Man assaults neighbour with garden statue and metal pole

A CONCRETE garden statue hurled from a veranda felled a man's neighbour before he struck him with a pole ripping open his face.

The offender Glen Mooney will spend the next nine months in jail as a result of the physical harm he caused his neighbour.

Appearing in the dock of Ipswich District Court, 45-year-old Glen Anthony Mooney from Basin Pocket pleaded guilty to causing the man grievous bodily harm on April 19; and assault causing bodily harm when armed to Jamie Walker.

In a sign of what was to occur Mooney stepped into the dock and closed the glass door behind him before taking a seat and giving his guilty pleas, telling the Judge that he has mental health problems.

Crown prosecutor Cameron Wilkins said Mooney has no previous offences of violence.

Neighbours had heard arguing and yelling coming from Mooney's house and called police.

Police were called back later that night when noise was again heard from the house, Mooney soon after yelling profanities at the neighbour calling out to "come in and fight you gutless ***t."

Mr Wilkins said Mooney grabbed a concrete garden stature and threw it between the slats in the veranda.

The statue struck the man on the ankle causing him to fall over.

When getting up off the ground the man was struck in the face by a metal pole - peeling open his face from the tip of his nose to the corner of an eye.

Mr Wilkins said Mooney put his arm through the slats in the veranda to strike down on the man.

The badly injured neighbour was taken to Princess Alexandra Hospital where he spent 11 days with plastic surgery done to the open wound.

Mr Wilkins said Mooney had been the aggressor and must spend actual time in jail.

The Crown sought a head sentence of four years.

Defence barrister Anna Cappellano said the crime was not premeditated but "spontaneous and impulsive offending."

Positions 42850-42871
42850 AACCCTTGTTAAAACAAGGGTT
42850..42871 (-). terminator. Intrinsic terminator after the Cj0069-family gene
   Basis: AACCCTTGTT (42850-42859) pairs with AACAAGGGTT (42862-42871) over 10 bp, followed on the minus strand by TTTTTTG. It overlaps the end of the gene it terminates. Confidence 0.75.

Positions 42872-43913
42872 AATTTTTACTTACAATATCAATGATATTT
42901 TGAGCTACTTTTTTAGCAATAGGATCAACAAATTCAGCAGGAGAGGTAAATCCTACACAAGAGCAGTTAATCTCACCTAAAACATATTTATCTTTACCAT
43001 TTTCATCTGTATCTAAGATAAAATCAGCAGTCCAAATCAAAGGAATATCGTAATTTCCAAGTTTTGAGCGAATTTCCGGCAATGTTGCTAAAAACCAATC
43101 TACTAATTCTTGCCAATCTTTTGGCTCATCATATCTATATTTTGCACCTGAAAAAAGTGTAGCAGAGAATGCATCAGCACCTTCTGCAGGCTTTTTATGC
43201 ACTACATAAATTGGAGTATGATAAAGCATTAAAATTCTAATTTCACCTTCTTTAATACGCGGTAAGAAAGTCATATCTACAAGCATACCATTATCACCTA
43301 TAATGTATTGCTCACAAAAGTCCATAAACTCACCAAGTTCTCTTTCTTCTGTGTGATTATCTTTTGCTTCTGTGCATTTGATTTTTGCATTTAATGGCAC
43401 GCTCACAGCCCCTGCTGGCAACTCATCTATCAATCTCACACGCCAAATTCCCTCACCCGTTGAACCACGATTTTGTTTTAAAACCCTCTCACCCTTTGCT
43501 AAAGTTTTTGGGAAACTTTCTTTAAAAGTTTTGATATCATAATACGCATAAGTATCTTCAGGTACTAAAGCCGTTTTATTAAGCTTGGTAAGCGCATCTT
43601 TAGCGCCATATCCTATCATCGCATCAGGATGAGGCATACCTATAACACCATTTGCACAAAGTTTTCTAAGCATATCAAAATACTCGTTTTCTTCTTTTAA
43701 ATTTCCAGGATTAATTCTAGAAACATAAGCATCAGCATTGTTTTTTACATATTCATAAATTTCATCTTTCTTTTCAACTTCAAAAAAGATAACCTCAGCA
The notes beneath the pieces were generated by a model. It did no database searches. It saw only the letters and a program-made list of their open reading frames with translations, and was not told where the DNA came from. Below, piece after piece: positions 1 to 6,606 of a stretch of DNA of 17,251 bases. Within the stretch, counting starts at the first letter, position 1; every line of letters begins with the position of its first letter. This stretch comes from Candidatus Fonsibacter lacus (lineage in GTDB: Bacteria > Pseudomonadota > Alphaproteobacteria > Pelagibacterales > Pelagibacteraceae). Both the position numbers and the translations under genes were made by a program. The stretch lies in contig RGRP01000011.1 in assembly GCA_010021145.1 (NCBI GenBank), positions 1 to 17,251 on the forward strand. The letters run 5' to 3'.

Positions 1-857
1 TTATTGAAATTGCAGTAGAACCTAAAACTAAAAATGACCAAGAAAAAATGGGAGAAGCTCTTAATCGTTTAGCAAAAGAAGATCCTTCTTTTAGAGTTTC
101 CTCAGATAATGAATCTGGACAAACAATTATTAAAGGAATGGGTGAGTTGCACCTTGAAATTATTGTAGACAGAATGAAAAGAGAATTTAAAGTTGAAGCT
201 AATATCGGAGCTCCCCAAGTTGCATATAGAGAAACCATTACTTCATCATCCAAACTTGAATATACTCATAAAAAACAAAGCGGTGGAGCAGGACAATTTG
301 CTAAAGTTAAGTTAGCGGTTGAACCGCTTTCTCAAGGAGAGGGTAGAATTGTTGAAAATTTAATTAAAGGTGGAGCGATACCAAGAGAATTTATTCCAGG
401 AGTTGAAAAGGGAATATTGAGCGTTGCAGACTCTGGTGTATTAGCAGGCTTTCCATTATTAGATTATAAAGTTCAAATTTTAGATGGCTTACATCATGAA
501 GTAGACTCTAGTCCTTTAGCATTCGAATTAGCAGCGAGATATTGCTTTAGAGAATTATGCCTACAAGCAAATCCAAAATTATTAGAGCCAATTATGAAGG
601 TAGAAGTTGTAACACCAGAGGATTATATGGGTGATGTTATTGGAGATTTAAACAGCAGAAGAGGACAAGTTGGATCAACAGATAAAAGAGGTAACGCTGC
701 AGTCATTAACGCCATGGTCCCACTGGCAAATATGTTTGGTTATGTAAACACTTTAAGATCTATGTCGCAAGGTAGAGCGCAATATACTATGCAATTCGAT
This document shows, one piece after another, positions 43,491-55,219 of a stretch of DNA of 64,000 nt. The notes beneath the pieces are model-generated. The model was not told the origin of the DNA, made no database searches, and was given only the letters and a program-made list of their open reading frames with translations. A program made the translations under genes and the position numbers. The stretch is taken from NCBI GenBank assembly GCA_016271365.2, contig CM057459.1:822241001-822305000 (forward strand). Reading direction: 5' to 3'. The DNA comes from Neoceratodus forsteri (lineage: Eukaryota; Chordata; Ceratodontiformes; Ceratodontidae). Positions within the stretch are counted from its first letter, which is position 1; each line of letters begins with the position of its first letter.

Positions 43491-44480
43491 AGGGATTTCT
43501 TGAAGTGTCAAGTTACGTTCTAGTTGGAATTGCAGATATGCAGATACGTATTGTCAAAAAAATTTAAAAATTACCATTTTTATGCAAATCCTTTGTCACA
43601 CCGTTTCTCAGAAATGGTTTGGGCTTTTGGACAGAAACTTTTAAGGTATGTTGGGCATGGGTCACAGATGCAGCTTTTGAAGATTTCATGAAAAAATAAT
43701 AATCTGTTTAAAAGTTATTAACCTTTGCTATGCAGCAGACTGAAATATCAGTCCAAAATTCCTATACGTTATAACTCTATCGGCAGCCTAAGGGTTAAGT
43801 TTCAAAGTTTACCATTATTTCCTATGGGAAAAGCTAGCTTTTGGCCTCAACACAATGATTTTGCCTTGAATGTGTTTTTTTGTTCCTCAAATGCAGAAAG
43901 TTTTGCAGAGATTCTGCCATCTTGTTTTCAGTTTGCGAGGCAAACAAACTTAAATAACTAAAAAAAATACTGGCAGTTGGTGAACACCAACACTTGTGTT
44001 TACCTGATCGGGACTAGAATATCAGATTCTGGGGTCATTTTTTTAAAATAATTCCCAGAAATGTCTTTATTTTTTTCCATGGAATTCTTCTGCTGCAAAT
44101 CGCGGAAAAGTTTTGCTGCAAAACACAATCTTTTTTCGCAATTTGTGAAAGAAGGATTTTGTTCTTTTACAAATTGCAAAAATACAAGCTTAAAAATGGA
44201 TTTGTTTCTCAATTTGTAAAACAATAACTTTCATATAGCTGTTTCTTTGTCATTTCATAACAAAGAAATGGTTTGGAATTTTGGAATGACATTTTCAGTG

And also to be considered was the complex personal background and mental health problems of Mooney with the incident occurring during a particularly tumultuous time in his life.

His brother died five weeks before, there had been conflict with another brother at the funeral, and he was dealing with severe anxiety using cannabis and alcohol to self-medicate.

There had been suicidal ideation that evening and Mooney became more upset after police earlier attended.

Ms Cappellano said a neighbour had again heard the noises and came over attempting to intervene.

And in a high state of emotion and panic Mooney reacted - his perception impacted by his past childhood stresses and traumas which she also detailed to the court.

Ms Cappellano said his violence was out of character and he acknowledged his behaviour as being very inappropriate.

Judge Dennis Lynch QC sentenced him to a three year jail term with parole release next September after he serve nine months.

He accepted there had been some paranoia and took into account a detailed [psychological report put before the curt.

And there had been numerous incidents of violence and trauma in his life with Mooney now seeking professional help.


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